It won't sound chilly to the people of Rapid City, South Dakota, but it does to Angelenos. For the first time since records began 132 years ago, the temperature in downtown Los Angeles never got as high as 70 degrees in all of February. Overall, it was the eighth-coldest February for the city on record, the National Weather Service told the Los Angeles Times. The average high for the month was 61 degrees, 7 degrees below the historical average. One storm after another, and a lack of offshore flows, the Weather Service said, kept it cool. Temperatures have been rising for years there, which might make it seem colder now. "We have already internalized a lot of the warming that's occurred," a UCLA climate scientist said. He said the future probably will hold more of the same: swings between severe winter rainstorms and serious drought.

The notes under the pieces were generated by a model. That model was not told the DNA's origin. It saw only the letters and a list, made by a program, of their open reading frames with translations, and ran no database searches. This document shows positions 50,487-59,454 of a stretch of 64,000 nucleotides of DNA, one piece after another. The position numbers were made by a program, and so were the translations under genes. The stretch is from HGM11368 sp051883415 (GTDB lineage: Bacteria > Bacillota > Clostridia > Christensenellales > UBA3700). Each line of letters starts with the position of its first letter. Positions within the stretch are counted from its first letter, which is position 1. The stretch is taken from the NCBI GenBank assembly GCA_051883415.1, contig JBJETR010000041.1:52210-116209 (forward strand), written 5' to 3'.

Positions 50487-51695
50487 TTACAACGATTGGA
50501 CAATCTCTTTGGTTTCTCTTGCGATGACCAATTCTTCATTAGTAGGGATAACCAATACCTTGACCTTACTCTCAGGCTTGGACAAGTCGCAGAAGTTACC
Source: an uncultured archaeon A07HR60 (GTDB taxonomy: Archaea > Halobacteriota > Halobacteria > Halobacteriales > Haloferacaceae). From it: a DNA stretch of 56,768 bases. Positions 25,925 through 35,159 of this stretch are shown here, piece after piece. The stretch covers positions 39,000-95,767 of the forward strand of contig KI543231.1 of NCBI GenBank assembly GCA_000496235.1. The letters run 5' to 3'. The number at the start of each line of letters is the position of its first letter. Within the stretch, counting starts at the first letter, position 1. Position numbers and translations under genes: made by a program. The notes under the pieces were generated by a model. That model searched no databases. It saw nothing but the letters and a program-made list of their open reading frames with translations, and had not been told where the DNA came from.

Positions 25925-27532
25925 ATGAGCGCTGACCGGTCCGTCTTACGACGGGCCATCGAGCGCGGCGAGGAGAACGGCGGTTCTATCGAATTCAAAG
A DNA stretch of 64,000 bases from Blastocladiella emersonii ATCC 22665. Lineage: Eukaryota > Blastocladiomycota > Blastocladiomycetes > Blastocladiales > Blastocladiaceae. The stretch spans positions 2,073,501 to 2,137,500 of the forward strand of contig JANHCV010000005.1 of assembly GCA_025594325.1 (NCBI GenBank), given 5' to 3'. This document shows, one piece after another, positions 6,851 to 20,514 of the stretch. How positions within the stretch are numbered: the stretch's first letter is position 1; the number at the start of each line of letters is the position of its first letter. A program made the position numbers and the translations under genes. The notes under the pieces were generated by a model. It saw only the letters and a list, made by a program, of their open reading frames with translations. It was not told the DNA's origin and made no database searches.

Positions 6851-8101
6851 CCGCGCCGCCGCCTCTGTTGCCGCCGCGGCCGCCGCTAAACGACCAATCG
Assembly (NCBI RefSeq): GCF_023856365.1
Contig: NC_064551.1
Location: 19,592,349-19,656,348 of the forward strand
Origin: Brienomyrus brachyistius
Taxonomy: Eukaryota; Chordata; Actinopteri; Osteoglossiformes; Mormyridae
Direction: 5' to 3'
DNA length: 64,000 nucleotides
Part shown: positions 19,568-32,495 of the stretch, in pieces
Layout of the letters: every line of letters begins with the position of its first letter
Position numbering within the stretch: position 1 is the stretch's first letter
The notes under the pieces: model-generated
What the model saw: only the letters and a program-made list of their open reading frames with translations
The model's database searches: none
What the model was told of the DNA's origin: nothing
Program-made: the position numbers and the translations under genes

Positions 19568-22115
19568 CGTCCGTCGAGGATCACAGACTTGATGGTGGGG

Other parts of the country set records of their own. Low temperatures in the North and West continental US kept the national temperature about 3.5 degrees below average, a meteorologist said. Eau Claire, Wisconsin, posted its snowiest month on record— 53.7 inches, USA Today reports. Minneapolis and Des Moines had historic snow, too. A Montana newspaper called it a "miserable February." In much of the South, the issue was rain. Nashville and Knoxville had their wettest February; "there were no areas of Knoxville that weren't affected" by flooding, an official said. In Florida, Key West and Gainesville had record heat. The cheeriest development is that the US Drought Monitor reports the smallest portion of the lower 48 is in drought conditions since summer 2017—about 11 percent. (A teenager profited from Seattle's snow.)